Romney has claimed that his tax plan will be revenue neutral.  The Tax Policy Center went out to write a report on that.  If you look at just the individual and estate taxes, they estimated that it would cost $360 billion per year.  The report concluded, "Offsetting the $360 billion in revenue losses necessitates a reduction of roughly 65 percent of available tax expenditures. Such a reduction by itself would be unprecedented, and would require deep reductions in many popular tax benefits ranging from the mortgage interest deduction, the exclusion for employer-provided health insurance, the deduction for charitable contributions, and benefits for low- and middle-income families and children like the EITC and child tax credit."  The report found a larger conclusion which was "our major conclusion is that a revenue-neutral individual income tax change that incorporates the features Governor Romney has proposed – including reducing marginal tax rates substantially, eliminating the individual alternative minimum tax (AMT) and maintaining all tax breaks for saving and investment – would provide large tax cuts to high-income households, and increase the tax burdens on middle- and/or lower-income taxpayers."

    Romney opined that the Tax Policy Center was wrong because it ignored the positive benefits to economic growth among other things.  Saying that his plan as a whole would work.  The Tax Policy Center responded with "Any reductions in revenue due to the lower corporate rate would be offset by reducing corporate tax preferences. As a result, we examine only changes to the individual income tax, alternative minimum tax, payroll tax, and estate tax. We ignore the effect of the proposal to reduce the corporate rate to 25 percent.”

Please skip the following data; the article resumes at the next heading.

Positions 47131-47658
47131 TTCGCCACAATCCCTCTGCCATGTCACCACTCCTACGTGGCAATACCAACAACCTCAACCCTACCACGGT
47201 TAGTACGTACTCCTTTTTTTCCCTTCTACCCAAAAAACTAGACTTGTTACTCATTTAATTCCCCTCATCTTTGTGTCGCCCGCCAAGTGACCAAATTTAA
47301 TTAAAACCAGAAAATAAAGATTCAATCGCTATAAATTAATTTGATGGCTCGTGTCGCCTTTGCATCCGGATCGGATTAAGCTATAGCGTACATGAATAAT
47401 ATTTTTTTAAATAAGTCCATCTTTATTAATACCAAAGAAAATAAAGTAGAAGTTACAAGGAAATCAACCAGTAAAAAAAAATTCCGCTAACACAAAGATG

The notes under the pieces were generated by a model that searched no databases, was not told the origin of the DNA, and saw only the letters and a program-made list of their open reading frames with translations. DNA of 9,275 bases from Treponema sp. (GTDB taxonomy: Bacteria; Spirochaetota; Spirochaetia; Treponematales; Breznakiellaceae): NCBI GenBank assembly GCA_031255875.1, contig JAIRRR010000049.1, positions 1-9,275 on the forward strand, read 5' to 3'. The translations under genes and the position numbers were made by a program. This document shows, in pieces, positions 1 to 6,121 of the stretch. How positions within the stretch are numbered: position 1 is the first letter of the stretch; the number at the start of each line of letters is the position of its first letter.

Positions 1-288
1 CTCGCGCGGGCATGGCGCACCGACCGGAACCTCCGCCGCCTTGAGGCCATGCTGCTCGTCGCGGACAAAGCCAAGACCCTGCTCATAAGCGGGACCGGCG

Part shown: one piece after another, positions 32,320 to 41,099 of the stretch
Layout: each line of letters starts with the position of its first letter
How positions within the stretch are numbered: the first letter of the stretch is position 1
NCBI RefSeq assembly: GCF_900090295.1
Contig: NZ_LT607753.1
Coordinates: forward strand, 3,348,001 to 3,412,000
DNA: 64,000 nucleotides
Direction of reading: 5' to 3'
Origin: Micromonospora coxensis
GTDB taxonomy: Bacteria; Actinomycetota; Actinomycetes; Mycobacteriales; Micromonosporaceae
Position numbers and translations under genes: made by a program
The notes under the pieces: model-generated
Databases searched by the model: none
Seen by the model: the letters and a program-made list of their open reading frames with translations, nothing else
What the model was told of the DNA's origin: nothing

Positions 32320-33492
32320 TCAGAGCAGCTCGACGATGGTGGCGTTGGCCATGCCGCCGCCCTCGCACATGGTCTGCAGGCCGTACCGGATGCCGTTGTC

There is an argument to be made that cutting the corporate tax rate would spur economic growth.  One such study estimates that cutting the corporate tax rate by 10% would spur 1.1 to 1.8% of economic growth. But, FactCheck points out that Romney would eliminate corporate tax preferences to offset the loss in revenue.  George W. Bush wanted to do this but the Treasury Department concluded the following: "The Treasury Department estimates that the combined policy of base broadening and lowering the business tax rate to 28 percent might well have little or no effect on the level of real output in the long run because the economic gain from the lower corporate tax rate may well be largely offset by the economic cost of eliminating accelerated depreciation."  If accelerated depreciation is maintained, FactCheck cites the Treasury Department as saying the corporate tax rate could be cut to 31% without losing revenue.  It would have a 0.5% increase in economic output. 

    Romney claims that the economic growth is too low and maintains that there would be a 1% increase.  So, the Tax Policy Center ran the study again. The result being that it would only offset 15% of the revenue loss.  Saying that it would be a smaller burden on the lower to middle class but it would still require a net increase of taxes on the middle class.

    So, we're still waiting on the details of how Romney's tax policy will work, in order to become revenue neutral.  Be on the lookout for what deductions might be reduced or eliminated.  The tax plan as currently suggested by Romney has a lot that can still be filled in but it's probably going to be filled with the elimination or reduction of popular tax deductions, which is why Romney refuses to name them.  It's political gamesmanship but Romney can't complain that Obama is unfairly attacking his plan until he releases more of the details.